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Britain in talks with 6 firms about building gigafactories for EV batteries

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Britain is in talks with six companies about building gigafactories to produce batteries for electric vehicles (EV), the Financial Times reported on Wednesday, citing people briefed on the discussions.

Car makers Ford Motor Co and Nissan Motor Co Ltd, conglomerates LG Corp and Samsung, and start-ups Britishvolt and InoBat Auto are in talks with the British government or local authorities about locations for potential factories and financial support, the report added .

 

(Reporting by Kanishka Singh in Bengaluru; Editing by Himani Sarkar)

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EBay to sell South Korean unit for about $3.6 billion to Shinsegae, Naver

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EBay will sell its South Korean business to retailer Shinsegae Group and e-commerce firm Naver for about 4 trillion won ($3.6 billion), local newspapers reported on Wednesday.

EBay Korea is the country’s third-largest e-commerce firm with market share of about 12.8% in 2020, according to Euromonitor. It operates the platforms Gmarket, Auction and G9.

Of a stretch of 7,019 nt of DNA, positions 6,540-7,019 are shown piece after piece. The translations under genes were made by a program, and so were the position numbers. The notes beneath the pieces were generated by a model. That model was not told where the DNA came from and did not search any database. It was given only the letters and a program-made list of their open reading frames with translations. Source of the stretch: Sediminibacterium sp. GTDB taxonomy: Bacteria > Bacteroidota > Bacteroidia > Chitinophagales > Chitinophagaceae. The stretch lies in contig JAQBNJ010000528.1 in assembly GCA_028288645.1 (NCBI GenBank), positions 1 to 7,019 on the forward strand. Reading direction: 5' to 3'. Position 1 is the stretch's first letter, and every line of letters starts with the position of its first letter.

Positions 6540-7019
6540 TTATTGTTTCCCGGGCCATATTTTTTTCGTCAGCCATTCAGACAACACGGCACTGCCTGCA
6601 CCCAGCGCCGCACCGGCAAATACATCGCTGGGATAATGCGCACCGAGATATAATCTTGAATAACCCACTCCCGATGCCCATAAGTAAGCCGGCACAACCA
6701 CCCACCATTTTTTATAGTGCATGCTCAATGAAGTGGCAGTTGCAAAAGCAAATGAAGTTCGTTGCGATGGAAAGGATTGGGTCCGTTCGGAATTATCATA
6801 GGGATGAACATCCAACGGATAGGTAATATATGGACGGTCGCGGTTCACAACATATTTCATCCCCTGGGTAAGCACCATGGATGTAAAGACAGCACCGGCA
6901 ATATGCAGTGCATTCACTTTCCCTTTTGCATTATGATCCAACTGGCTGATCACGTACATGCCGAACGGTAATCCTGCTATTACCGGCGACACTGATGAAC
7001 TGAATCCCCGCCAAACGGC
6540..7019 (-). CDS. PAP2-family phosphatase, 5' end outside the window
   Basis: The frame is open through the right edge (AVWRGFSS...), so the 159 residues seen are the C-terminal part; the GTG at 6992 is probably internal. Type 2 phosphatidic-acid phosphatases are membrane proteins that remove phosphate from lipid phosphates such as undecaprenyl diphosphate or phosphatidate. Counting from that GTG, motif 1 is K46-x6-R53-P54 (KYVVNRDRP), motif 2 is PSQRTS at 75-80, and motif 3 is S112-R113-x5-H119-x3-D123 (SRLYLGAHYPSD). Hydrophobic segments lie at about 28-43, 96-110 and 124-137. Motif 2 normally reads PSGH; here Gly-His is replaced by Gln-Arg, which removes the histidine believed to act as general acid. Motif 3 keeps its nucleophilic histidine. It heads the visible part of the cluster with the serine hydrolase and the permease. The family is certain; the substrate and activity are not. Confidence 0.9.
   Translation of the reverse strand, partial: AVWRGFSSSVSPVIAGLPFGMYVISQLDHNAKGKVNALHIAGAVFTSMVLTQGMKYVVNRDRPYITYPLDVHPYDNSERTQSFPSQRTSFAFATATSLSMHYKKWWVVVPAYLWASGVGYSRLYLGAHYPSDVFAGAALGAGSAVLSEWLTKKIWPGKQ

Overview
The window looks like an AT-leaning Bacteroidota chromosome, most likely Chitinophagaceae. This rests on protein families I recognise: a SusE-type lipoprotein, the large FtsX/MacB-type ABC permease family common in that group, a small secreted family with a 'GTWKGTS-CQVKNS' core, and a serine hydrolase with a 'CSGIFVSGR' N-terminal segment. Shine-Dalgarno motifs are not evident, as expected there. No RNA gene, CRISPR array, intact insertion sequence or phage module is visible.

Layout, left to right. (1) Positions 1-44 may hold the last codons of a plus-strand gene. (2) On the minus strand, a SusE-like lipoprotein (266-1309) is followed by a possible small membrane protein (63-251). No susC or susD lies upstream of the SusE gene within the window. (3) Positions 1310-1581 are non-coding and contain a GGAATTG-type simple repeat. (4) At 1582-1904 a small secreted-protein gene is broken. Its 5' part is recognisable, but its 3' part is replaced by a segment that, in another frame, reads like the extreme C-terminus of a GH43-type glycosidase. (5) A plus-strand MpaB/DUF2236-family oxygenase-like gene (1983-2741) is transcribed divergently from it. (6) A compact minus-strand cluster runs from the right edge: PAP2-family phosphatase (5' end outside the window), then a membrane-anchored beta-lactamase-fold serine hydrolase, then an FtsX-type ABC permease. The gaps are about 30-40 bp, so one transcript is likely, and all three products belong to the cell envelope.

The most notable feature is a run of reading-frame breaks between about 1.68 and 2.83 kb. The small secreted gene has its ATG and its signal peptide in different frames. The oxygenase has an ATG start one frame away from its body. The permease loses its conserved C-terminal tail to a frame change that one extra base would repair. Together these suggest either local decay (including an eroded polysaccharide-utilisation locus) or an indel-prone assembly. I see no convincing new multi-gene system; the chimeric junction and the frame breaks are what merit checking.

Shinsegae, Naver and eBay Korea declined to comment.

Lotte Shopping had also been in the running, the Korea Economic Daily and other newspapers said, citing unnamed investment banking sources.

South Korea represents the world’s fourth largest e-commerce market. Driven by the coronavirus pandemic, e-commerce has soared to account for 35.8% of the retail market in 2020 compared with 28.6% in 2019, according to Euromonitor data.

Shinsegae and Naver formed a retail and e-commerce partnership in March by taking stakes worth 250 billion won in each other’s affiliates.